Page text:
Description of Tanytrachelos ahynis and its implications for the phylogeny of Protorosauria
Tanytrachelos ahynis, a small (21 cm long) aquatic protorosaur from the Upper Triassic sediments in the Cow Branch Formation of the Newark Supergroup, has been briefly described in 1979 by P. E. Olsen. A growing addition of nearly 200 specimens and the availability of CT imaging allow for an extensively detailed redescription. This redescription fills in missing data in cladistic analyses of Protorosauria, allowing for protorosaur monophyly to be retested with a more robust data set.
Two hundred and ninety specimens and two CT scans of specimens were examined, with seventy linear measurements, four angular measurements, and five derived variables comprising the quantitative observations. These qualitative and quantitative observations then provided data for Tanytrachelos in two cladistic analyses of Protorosauria. The first analysis included the outgroup Petrolacosaurus, twenty-one protorosaurs, and nine other archosauromorphs. The second analysis included the twenty taxa within this sample that had a data completeness of 50% or higher.
Diagnostic qualities of Tanytrachelos include large orbits (11% - 13% the lateral area of the skull), a fused axis and atlas, a tail that spans half the vertebral length, and paired curved heterotopic bones in some specimens (a sign of sexual dimorphism). The disparity of size between the hind and fore limbs, as well as traces of soft tissue, suggest that Tanytrachelos propelled through the water with its back legs. This taxon is similar to Gwyneddosaurus, found in the Lockatong Formation (Newark Supergroup) in Montgomery County, PA, but should maintain its generic name due to lack of diagnostic qualities for Gwyneddosaurus.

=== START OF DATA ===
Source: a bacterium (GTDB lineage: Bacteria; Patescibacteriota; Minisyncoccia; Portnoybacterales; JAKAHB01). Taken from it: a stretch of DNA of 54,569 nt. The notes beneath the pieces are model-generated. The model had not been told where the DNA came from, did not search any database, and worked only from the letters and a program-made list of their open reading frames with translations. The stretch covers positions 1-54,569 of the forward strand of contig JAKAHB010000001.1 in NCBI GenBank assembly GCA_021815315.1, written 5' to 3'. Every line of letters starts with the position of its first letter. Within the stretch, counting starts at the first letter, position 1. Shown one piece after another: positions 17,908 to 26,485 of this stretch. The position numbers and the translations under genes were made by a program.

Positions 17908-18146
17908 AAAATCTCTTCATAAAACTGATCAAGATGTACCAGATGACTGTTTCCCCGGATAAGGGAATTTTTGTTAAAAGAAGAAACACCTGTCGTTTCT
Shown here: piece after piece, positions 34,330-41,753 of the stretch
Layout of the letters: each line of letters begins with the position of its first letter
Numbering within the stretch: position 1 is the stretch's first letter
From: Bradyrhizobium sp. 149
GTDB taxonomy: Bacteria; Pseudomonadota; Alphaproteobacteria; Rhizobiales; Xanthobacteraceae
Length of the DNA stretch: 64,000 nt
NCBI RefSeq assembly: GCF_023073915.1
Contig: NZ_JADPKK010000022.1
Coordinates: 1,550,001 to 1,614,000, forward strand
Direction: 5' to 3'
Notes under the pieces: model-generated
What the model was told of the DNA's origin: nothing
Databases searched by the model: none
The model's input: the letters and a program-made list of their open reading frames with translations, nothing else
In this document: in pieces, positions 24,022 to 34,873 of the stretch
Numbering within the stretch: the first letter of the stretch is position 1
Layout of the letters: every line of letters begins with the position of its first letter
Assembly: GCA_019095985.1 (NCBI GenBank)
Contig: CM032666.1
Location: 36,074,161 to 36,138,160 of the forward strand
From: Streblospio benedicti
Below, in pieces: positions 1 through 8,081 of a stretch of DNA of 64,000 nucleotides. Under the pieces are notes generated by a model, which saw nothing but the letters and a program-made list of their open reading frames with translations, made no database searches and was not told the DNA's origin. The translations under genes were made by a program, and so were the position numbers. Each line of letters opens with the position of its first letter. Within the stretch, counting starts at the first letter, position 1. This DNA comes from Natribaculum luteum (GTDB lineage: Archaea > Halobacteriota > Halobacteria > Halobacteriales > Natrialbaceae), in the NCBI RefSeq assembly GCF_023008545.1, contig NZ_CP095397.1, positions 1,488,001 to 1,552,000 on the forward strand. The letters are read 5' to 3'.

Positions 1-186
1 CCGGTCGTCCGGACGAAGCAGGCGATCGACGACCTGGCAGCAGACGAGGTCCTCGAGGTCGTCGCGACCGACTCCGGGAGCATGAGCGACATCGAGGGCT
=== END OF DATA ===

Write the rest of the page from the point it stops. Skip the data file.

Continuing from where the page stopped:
With the new observations of Tanytrachelos included, each of the two cladistic analyses yielded a single most parsimonious tree presenting a paraphyletic Protorosauria. Both results placed Prolacerta within the confines of Protorosauria, in contrast with the previous suggestion by three publications that Prolacerta was not a true protorosaur. The analysis of all taxa presented Boreopricea as the most basal protorosaur, while the analysis of the twenty most complete taxa presented Protorosaurus as most primitive. Neither tree fully agrees with any previously published data, partly due to differences in taxa sampling between studies.